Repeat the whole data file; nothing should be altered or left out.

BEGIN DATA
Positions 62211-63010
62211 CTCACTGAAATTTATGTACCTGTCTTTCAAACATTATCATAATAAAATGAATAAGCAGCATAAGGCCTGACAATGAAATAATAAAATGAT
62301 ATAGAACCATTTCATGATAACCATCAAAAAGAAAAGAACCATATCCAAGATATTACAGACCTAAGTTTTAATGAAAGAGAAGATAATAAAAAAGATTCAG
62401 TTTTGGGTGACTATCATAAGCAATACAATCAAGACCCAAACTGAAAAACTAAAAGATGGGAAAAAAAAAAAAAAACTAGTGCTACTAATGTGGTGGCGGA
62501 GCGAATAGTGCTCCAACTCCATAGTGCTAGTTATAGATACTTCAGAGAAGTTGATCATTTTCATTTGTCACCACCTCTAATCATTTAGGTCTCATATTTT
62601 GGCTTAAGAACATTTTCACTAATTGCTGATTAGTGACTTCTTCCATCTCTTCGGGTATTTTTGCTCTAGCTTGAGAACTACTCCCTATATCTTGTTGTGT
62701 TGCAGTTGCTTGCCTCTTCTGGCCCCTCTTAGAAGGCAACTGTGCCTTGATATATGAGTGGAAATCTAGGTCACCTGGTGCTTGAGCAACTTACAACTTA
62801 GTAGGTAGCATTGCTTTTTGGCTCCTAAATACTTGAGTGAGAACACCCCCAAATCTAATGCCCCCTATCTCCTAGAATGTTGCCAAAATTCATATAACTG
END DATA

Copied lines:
Positions 62211-63010
62211 CTCACTGAAATTTATGTACCTGTCTTTCAAACATTATCATAATAAAATGAATAAGCAGCATAAGGCCTGACAATGAAATAATAAAATGAT
62301 ATAGAACCATTTCATGATAACCATCAAAAAGAAAAGAACCATATCCAAGATATTACAGACCTAAGTTTTAATGAAAGAGAAGATAATAAAAAAGATTCAG
62401 TTTTGGGTGACTATCATAAGCAATACAATCAAGACCCAAACTGAAAAACTAAAAGATGGGAAAAAAAAAAAAAAACTAGTGCTACTAATGTGGTGGCGGA
62501 GCGAATAGTGCTCCAACTCCATAGTGCTAGTTATAGATACTTCAGAGAAGTTGATCATTTTCATTTGTCACCACCTCTAATCATTTAGGTCTCATATTTT
62601 GGCTTAAGAACATTTTCACTAATTGCTGATTAGTGACTTCTTCCATCTCTTCGGGTATTTTTGCTCTAGCTTGAGAACTACTCCCTATATCTTGTTGTGT
62701 TGCAGTTGCTTGCCTCTTCTGGCCCCTCTTAGAAGGCAACTGTGCCTTGATATATGAGTGGAAATCTAGGTCACCTGGTGCTTGAGCAACTTACAACTTA
62801 GTAGGTAGCATTGCTTTTTGGCTCCTAAATACTTGAGTGAGAACACCCCCAAATCTAATGCCCCCTATCTCCTAGAATGTTGCCAAAATTCATATAACTG